10.08am: Market off worst levels

Leading shares are still in decline, but at least they are off their worst levels.

The FTSE 100 is currently down 36.11 points or 0.5% at 7252.51, having earlier slipped to 7242.

Investors are nervous about the prospects for central banks easing off from their support for the global economy at their latest meetings.

The US Federal Reserve is widely expected to consider tapering its bond buying, while the Bank of England gathers later in the week amid much speculation of an interest rate rise.

Meanwhile results from major companies today – BP, Flutter Entertainment, and Standard Chartered – have all led to falls in their share prices.

9.32am: THG falls on report of investor share sale

THG Group, aka the Hut Group, continues to come under pressure.

Its shares are down 6.07% following reports a major shareholder, BlackRock (NYSE:BLK), is looking to sell a chunk of its stake.

Russ Mould, investment director at AJ Bell, said: “For a while THG was a stock market darling with investors clambering to own the stock in the belief it would play a key role in helping product manufacturers sell direct to consumers. Now it is losing fans at an incredibly rapid rate.

“The shares peaked at nearly 800p at the start of the year, and today they briefly traded below 200p amid chatter that BlackRock (NYSE:BLK) is trying to dump a block of shares…

“The backlash against THG seems to centre on the fact that people bought into the hype without paying attention to valuation. Now that difficult questions are being asked about costs and more, particularly if the business is broken up into three as per the suggestion from THG, investors aren’t getting the answers they want – or they are not liking what they see.”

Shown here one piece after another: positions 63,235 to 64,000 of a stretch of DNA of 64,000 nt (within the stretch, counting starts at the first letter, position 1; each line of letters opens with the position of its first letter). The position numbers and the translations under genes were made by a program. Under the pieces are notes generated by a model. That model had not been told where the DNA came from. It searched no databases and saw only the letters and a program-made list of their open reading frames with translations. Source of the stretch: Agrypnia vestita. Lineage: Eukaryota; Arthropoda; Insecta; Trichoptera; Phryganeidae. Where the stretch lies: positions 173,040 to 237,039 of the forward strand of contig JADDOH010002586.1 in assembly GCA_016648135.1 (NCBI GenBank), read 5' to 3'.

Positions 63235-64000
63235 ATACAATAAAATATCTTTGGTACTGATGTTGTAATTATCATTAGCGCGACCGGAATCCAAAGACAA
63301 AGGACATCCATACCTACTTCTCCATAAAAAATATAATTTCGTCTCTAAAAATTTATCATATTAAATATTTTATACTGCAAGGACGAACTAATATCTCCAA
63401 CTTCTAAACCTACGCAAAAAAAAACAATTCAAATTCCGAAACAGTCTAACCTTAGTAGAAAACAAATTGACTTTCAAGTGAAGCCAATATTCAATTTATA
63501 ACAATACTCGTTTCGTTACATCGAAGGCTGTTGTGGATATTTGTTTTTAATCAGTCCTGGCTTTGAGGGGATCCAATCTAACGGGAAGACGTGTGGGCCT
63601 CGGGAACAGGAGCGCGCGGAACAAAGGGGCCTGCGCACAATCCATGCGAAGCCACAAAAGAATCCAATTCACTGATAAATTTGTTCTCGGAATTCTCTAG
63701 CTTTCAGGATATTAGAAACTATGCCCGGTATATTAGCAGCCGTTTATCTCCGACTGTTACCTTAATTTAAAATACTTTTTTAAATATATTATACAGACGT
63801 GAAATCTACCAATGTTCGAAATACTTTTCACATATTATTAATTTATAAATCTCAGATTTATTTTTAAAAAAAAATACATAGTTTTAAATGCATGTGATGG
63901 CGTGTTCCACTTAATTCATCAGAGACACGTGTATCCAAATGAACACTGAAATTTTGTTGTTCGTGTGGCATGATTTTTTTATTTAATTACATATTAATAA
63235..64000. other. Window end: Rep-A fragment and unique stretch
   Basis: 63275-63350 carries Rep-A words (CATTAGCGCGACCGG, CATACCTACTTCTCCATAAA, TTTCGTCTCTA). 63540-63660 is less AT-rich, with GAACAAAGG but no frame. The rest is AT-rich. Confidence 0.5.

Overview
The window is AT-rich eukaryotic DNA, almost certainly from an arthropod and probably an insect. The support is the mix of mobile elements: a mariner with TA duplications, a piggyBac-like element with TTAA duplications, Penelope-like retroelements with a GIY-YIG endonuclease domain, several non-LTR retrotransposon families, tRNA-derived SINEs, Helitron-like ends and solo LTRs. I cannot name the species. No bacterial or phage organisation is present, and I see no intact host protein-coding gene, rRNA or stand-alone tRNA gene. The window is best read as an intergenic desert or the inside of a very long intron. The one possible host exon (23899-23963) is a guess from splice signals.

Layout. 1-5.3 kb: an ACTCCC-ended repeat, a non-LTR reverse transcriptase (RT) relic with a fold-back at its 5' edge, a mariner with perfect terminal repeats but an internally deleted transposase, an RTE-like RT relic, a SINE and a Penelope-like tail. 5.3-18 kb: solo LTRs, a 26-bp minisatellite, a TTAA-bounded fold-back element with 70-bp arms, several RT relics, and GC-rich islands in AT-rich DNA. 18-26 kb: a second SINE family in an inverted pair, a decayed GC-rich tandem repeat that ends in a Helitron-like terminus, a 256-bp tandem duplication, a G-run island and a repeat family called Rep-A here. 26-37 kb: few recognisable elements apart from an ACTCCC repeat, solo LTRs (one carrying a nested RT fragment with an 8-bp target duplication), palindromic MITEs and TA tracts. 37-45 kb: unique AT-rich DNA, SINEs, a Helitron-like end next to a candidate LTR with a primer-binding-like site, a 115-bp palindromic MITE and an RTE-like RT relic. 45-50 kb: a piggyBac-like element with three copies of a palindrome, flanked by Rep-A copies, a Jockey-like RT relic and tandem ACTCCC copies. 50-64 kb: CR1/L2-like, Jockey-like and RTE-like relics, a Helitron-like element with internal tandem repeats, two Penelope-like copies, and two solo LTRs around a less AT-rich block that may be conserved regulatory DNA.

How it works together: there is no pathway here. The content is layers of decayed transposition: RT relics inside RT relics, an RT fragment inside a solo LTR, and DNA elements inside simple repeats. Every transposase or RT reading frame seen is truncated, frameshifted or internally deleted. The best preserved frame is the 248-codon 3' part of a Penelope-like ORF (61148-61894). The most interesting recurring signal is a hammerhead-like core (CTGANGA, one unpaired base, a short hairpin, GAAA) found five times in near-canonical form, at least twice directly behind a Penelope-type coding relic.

9.00am: Mining shares slide

Flutter Entertainment PLC (LSE:FLTR) continues to lead the fallers in the UK blue chip index, down 7.55%

But it is not the only business to see a slump after its results.

Standard Chartered PLC (LSE:STAN) is down 5.67% despite beating forecasts with its third quarter figures. But comments about a quarter on quarter dip in the final three months of the year appear to have given investors the excuse to take some profits. The company also has exposure to the Chinese real estate market, where the problems at property developer Evergrande have been causing concerns about the sector

Elsewhere mining companies are also weighing on the index, on worries that any interest rate rises from central banks could stymie the global economic recovery and hit demand for commodities.

With iron ore prices falling, Anglo American PLC (LSE:AAL) is down 3.86%, BHP PLC has lost 3.48%, Glencore PLC (LSE:GLEN) is 3.05% lower and Rio Tinto PLC (LSE:RIO) has dropped 2.79%.

Overall the FTSE 100 continues to decline, down 41.82 points or 0.57% at 7246.80.

8.35am: Flutter investors flustered by poor sporting results

The FTSE 100 succumbed to a mild case of vertigo after closing yesterday at its highest level since the start of the pandemic.

The index of UK blue-chips dropped 32 points in early Tuesday trade to 7,256.73 with the retreat of the mining sector helping accentuate the negative following a drop in iron ore futures, which hit a one-year low.

The top faller, however, was Flutter Entertainment PLC (LSE:FLTR), down 6.7% after the gambling group grumbled in its latest update about being hit by a spate of unfavourable sporting results and the suspension of operations in the Netherlands.

Investors in BP PLC (LSE:BP.) were little moved by the oil major’s decision to increase the amount of its cash it plans to return to them.